Anchors Aweigh: A visit to Bremerton’s naval attractions

The Puget Sound Navy Museum provides a look at Bremerton’s naval history.

As we entered Bremerton, the first thing that popped into my head was the song “Anchors Aweigh,” the Naval Academy’s march. If you’re a fan of American naval history, then the city along Washington’s Puget Sound is for you. My daughter Mallory and I spent an afternoon touring the Navy museum, as well as a floating one.

Bremerton is home to the Puget Sound Navy Shipyard, which has been responsible for building and repairing ships. Built in 1891, the shipyard has seen its share of military duty. During World War II, more than 25 ships were repaired there.

The shipyard is home to a famous steel crane known as “The Hammerhead.” It was used to move heavy guns on battleships and cruisers. The shipyard stopped using the crane in 1996, but visitors can still see it standing above the shipyard’s buildings.

My daughter Mallory caught a glimpse of the Hammerhead on the grounds of the Navy Shipyard. It was interesting to see that piece of history in front of us.

We stopped to visit the Puget Sound Navy Museum, which has free admission (donations are gladly accepted). The two-floor museum offers a look at the next-door shipyard history and life aboard the USS John Stennis, which called Bremerton its home port.

The section on the shipyard gives visitors a close-up look at the facility’s production. While the Hammerhead would be used topside, workers would don gear to perform underwater work that could eliminate needless dry dock time.

Helmet used by workers for underwater ship projects at the shipyard.

Ever the comedian (or child), my daughter Mallory posed in a cutout for me. I love that she likes to do these types of things when we visit. I am the curmudgeon, so it helps.

I love having willing models during our museum visits. Mallory as an underwater worker.

The exhibit includes a toolbox from the 1940s, housing several items that a worker would need to perform his or her tasks. The toolbox on display was used by an employee for most of his years at the shipyard.

This toolbox was used by an employee for several years.

Topside of the museum (second floor), we took a look at life aboard the USS John Stennis. Visitors can take a look out from a replica of the aircraft carrier’s bridge. Can you imagine piloting a ship this size? More than 3,000 sailors are assigned to the ship, which is about half-a-mile long. The ship was christened in 1995 and is the centerpiece of a carrier battle group.

Bridge replica of the USS John Stennis.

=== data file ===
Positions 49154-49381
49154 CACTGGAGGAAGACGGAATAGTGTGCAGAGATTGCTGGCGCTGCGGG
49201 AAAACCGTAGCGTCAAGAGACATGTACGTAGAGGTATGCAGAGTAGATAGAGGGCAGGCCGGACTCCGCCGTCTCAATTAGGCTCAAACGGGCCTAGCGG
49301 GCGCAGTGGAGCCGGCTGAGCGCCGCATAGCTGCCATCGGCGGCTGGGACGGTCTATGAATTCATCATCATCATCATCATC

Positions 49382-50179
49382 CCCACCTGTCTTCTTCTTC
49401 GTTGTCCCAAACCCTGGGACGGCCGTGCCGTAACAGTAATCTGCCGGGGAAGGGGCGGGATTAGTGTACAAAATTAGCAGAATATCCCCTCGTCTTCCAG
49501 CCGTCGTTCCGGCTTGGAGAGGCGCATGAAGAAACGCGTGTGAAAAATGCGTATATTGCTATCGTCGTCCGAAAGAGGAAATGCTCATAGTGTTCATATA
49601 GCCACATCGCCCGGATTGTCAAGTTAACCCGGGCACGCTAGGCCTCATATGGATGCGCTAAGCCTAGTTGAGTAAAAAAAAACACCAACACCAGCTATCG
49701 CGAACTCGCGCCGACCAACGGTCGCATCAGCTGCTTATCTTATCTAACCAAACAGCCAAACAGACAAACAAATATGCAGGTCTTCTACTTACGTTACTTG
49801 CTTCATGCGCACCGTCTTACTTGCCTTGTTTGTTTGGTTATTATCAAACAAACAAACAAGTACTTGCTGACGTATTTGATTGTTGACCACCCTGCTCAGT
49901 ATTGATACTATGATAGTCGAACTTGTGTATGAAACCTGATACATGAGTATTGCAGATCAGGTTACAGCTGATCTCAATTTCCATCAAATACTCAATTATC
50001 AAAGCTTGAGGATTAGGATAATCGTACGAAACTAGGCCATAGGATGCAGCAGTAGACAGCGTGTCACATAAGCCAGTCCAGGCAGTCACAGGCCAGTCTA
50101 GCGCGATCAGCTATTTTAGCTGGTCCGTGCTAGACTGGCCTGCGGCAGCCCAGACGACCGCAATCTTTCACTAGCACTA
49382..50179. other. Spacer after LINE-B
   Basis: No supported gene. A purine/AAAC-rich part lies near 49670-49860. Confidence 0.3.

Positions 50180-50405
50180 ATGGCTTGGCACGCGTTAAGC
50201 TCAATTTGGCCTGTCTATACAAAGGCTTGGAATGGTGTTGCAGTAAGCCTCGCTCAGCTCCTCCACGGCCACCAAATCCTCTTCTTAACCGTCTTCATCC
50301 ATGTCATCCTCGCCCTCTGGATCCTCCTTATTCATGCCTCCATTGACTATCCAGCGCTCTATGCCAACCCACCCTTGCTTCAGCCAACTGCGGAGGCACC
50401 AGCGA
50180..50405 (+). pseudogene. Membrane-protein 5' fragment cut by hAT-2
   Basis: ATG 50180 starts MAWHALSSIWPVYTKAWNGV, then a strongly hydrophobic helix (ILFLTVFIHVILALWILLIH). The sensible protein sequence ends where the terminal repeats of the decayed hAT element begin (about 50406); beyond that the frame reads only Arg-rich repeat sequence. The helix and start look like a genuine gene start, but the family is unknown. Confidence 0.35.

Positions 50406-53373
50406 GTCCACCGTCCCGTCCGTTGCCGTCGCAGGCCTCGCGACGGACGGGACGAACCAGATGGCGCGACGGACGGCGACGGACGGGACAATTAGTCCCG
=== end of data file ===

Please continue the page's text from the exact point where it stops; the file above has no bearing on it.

Life aboard a ship is similar to living a small town…with some differences. The ship has a store, mess hall, barbershop and medical facilities, among its components. The sleeping quarters are extremely compact, with a small bunk bed. The bed usually lays over a sailor’s clothes drawer.

I imagine there wasn’t a lot of rolling over on a bunk bed in such tight quarters.

The museum’s exhibit features a variety of sailors’ roles on the Stennis, including pilots and ground crew members.

The museum expands its coverage from the Stennis to other naval operations. A section highlights the variety of submarine classes. We took a close look at the USS Jimmy Carter, named for the 39th president. President Carter served aboard a submarine during World War II.

A temporary exhibit covers baseball and its history with the Navy. Baseball was the major sport in the United States during the 1940s. It provided a morale boost for servicemen and fans.

Major League Baseball players who took time out from their athletic careers to serve the country during World War II included Ted Williams, Bob Feller, Stan Musial and Larry Doby.

Pilot uniform for the Stennis.

A short walk from the Puget Sound Navy Museum is the floating museum, the USS Turner Joy. The retired destroyer was commissioned in 1959. It served until 1982. It was named after Vice Admiral Joy, who served a variety of roles during his military career, including a stint as superintendent of the Naval Academy during the 1950s.

The USS Turner Joy, a floating museum.

Visitors can roam most parts of the ship. If you’re not comfortable with small rooms, you’ll still be able to tour the ship as the rooms are to the side of much larger areas.

An office aboard the USS Turner Joy.

A table in the mess hall is cordoned off in honor of POWs and MIAs. It’s a common feature about naval vessels.

A table set aside in honor for POW/MIAs.

The ship includes an exhibit on Vietnam-era Prisoners of War. It’s located in a former living quarter for two sailors. The exhibit provides information about a sailor from South Dakota, who was released early from imprisonment. Dog Hegdahl, from Clark, SD, was 20 years old when he fell overboard from his ship. Captured by militiamen, he was beaten before being taken to the “Hanoi Hilton,” an infamous POW camp, whose prisoners included Arizona Senator John McCain, who was a Navy pilot at the time. Upon his release, Hegdahl provided information about 265 prisoners and living conditions in the POW camps.

The ship has an exhibit honoring American POWs and MIA.

On the deck, the size of the weapons on ships is impressive. The artillery can reach targets several missiles away.

A look at the USS Joy’s artillery from the bow.

Surrounding the military attractions are a variety of memorials and monuments. In addition to the museums we visited, nearby attractions include the Naval Undersea Museum in Keyport, about a 22-minute drive north of Bremerton.

Monument honoring shipyard workers.

I always enjoy visiting military attractions. The Bremerton area provided an excellent opportunity to learn about the area’s naval history and influence. I recommend planning a day trip to Bremerton when in the Seattle area.

For more information on Bremerton’s area attractions, please visit